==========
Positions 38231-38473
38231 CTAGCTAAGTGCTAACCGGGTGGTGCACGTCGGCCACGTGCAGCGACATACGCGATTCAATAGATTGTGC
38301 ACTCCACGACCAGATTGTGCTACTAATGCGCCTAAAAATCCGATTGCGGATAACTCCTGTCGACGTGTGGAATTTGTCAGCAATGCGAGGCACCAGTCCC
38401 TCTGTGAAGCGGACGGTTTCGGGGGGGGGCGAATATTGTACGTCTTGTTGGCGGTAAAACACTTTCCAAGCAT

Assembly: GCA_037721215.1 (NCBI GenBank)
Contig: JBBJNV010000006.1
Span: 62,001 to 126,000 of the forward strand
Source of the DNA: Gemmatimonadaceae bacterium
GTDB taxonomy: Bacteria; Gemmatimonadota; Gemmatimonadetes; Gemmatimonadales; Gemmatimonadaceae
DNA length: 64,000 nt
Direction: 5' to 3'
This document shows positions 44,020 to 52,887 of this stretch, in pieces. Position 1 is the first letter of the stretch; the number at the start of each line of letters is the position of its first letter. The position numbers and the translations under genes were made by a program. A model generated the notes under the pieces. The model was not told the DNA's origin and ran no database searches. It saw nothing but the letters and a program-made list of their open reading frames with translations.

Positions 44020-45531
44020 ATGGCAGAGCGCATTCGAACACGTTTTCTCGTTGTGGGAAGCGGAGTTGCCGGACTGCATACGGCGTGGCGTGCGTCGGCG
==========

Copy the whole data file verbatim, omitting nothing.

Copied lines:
Positions 38231-38473
38231 CTAGCTAAGTGCTAACCGGGTGGTGCACGTCGGCCACGTGCAGCGACATACGCGATTCAATAGATTGTGC
38301 ACTCCACGACCAGATTGTGCTACTAATGCGCCTAAAAATCCGATTGCGGATAACTCCTGTCGACGTGTGGAATTTGTCAGCAATGCGAGGCACCAGTCCC
38401 TCTGTGAAGCGGACGGTTTCGGGGGGGGGCGAATATTGTACGTCTTGTTGGCGGTAAAACACTTTCCAAGCAT

Assembly: GCA_037721215.1 (NCBI GenBank)
Contig: JBBJNV010000006.1
Span: 62,001 to 126,000 of the forward strand
Source of the DNA: Gemmatimonadaceae bacterium
GTDB taxonomy: Bacteria; Gemmatimonadota; Gemmatimonadetes; Gemmatimonadales; Gemmatimonadaceae
DNA length: 64,000 nt
Direction: 5' to 3'
This document shows positions 44,020 to 52,887 of this stretch, in pieces. Position 1 is the first letter of the stretch; the number at the start of each line of letters is the position of its first letter. The position numbers and the translations under genes were made by a program. A model generated the notes under the pieces. The model was not told the DNA's origin and ran no database searches. It saw nothing but the letters and a program-made list of their open reading frames with translations.

Positions 44020-45531
44020 ATGGCAGAGCGCATTCGAACACGTTTTCTCGTTGTGGGAAGCGGAGTTGCCGGACTGCATACGGCGTGGCGTGCGTCGGCG